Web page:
This was Mike Laphen's description of CSC at its Q1 FY2012 earnings call of August 10th 2011. It shows that nothing much has changed. The company still tells shareholders that it is on the verge of success, there are just a few issues to sort out, and the future will be bright. Just the same as always.How many times have we heard this message in the past? Unfortunately, each time an outstanding issue is sorted out, a new and sometimes bigger issue seems to appear. We knew about the NHS situation, the Nordic accounting irregularities, the SEC investigation, the Audit Committee investigation, the lack of revenue growth, the Class Action lawsuit and the Long-term Investor Investigations. We can now add MSS (outsourcing) segment business performance to the list of issues.The business highlight of the Q1 results release was the collapse of the MSS segment profitability from 10% ($175million) in Q4 FY2011, to just $9million in Q1 FY2012. In constant currency, Q1 FY2012 MSS revenue was 6% down on the same quarter of the previous year, which is a possible cause for concern given the annuity nature of MSS. The explanations given for this profitability collapse seem plausible, workforce rationalization, impact of the strike in Denmark, higher than planned project costs (again), and so on. But maybe we are beginning to see the impact of the lack of service delivery investment over the years? Read the comments from this blog to see how CSC has over years; curtailed travelling so that senior managers cannot visit the widely scattered workplaces to review work and acutally 'manage', and cut out training which must have inevitably reduced the skills of its work force.It seems that what the business performance failed to deliver was compensated by the accounting performance. Tax planning initiatives created an exceptional one-time credit of $85million in Q1 FY2012, which turned a poor pre-tax profit of $101million into a healthy profit after tax of $186million. One would normally expect a tax charge of about 25% or about $26million for the quarter, so the delta impact of this credit was some $110million or almost 60% of the net profit.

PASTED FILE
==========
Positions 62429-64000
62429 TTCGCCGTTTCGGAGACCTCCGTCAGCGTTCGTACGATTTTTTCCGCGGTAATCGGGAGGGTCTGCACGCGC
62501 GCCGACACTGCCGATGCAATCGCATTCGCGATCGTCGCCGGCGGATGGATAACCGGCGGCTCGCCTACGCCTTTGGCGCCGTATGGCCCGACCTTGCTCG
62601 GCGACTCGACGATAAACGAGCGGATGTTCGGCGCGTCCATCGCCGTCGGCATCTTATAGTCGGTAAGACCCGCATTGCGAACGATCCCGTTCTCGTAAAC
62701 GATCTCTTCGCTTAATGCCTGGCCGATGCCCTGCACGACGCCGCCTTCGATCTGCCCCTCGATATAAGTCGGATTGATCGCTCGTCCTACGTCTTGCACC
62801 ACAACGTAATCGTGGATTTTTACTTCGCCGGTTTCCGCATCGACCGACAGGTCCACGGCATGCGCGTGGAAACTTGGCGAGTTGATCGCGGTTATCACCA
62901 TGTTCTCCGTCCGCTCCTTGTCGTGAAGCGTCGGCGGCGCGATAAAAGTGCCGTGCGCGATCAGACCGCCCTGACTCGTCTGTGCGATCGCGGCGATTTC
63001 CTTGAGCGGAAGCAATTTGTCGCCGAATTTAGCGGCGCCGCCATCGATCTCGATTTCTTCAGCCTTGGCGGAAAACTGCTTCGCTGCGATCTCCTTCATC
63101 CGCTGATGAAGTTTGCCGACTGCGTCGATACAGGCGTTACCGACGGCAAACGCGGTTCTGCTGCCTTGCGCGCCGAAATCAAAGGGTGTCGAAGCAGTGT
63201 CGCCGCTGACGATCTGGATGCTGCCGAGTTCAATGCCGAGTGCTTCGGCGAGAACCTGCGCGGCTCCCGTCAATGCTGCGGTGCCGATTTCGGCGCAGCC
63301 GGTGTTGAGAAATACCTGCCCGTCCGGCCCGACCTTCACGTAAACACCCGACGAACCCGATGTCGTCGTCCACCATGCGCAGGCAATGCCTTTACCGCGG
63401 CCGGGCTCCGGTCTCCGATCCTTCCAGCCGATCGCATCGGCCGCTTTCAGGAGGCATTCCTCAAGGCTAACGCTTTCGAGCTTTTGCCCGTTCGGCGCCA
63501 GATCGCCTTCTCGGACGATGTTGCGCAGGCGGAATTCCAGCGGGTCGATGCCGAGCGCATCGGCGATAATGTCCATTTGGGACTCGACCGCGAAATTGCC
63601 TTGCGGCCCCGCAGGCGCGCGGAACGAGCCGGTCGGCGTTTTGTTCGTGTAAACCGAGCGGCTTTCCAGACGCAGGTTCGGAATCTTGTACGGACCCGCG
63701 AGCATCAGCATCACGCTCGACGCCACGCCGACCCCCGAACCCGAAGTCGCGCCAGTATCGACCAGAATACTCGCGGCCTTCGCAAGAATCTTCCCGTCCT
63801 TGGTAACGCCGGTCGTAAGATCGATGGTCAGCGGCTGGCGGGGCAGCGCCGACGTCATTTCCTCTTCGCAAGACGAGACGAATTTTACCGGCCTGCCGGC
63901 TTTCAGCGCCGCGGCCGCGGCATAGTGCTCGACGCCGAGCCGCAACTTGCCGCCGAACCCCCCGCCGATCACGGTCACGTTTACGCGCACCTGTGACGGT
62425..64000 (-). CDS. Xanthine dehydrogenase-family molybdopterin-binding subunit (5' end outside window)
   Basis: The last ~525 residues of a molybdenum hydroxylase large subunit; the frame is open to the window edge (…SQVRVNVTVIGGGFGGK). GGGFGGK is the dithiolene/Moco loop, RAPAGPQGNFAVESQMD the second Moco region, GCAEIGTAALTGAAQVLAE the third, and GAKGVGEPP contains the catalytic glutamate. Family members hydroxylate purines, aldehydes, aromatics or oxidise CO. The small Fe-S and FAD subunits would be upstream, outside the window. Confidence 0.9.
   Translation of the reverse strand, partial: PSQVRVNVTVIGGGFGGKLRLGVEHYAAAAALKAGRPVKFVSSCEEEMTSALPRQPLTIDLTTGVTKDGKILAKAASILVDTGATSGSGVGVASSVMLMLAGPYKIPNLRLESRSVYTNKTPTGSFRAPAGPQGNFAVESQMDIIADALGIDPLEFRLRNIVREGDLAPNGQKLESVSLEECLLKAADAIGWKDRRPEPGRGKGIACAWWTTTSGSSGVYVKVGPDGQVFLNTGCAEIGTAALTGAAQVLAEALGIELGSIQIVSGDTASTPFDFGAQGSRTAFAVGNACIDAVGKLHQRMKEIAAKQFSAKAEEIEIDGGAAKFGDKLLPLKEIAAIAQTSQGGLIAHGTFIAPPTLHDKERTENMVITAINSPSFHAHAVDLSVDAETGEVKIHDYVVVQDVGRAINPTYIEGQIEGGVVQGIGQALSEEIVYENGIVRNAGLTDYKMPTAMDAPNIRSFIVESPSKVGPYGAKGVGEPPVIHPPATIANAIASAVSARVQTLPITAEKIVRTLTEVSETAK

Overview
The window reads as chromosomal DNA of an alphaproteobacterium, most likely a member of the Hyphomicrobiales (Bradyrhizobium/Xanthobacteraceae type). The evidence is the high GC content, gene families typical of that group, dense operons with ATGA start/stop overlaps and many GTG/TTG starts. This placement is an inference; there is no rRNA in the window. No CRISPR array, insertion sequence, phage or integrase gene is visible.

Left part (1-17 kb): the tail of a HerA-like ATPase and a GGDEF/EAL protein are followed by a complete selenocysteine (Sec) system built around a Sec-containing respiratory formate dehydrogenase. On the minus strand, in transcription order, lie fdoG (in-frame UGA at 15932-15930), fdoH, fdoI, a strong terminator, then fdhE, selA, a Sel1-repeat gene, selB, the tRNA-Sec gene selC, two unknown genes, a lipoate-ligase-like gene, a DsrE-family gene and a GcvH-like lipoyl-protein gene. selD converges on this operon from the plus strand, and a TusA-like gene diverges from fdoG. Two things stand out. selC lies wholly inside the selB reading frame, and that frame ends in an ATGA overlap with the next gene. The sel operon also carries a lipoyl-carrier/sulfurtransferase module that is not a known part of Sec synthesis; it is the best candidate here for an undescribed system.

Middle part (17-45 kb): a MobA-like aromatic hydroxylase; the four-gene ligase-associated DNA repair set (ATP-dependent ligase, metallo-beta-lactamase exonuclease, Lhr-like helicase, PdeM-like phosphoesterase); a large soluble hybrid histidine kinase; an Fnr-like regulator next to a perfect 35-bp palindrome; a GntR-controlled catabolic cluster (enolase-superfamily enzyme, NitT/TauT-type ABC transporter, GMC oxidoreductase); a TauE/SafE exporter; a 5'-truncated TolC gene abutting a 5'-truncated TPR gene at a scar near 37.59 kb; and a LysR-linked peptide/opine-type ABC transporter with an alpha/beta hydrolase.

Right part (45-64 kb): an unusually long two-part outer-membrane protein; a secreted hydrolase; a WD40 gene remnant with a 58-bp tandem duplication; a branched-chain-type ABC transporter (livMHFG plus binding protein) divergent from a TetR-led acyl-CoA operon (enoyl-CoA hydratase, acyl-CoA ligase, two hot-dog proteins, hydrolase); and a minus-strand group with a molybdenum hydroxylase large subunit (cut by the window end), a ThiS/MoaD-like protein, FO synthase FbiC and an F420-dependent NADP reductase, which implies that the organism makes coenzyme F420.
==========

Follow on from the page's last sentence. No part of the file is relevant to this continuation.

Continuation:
Readers may recall that in FY2009, CSC similarly benefitted from a one-time tax credit of $166million. Just how many of these tax credits are there and where are they coming from? Is CSC now a finance house instead of IT Services provider?The CSC balance sheet shows the book value of the company as $7,500million, while its market capitalization is only $4,600million. So why is the market value of CSC so much lower than its historical book value? One indicator is CSC's poor P/E ratio, (its share price expressed as a multiple of the annual earnings per share), which reflects the market's view of the company's future prospects. CSC's P/E ratio is only 6.20, while competitor Accenture, for example, is 17.20, almost 3 times more. This means the market has much more confidence in Accenture's future performance than it does in CSC`s. This is corroborated by historical performance. Today, a CSC share is worth about 40% less than it was 5 years ago, while an Accenture share is worth over 95% more.According to Michael Laphen, CSC is "a very solid business with excellent prospects", Its share price has suffered because of a "severe overreaction in the market....which is so volatile that if you pop up with a surprise you'll get severely penalized for it" This reassurance will no doubt come as a relief to worried shareholders.Back in 2006, the then CSC Board of Directors reportedly turned down a takeover bid in the "low $60's" as they felt it undervalued the company. Since then, the CEO has changed, but most of the non-executive directors are still in place. Do they ever reflect on the wisdom of that decision? With CSC stock now below $30, what would the shareholders rather have? Mike Laphen's reassurances of a rosy future or the chance to accept a $60 takeover bid?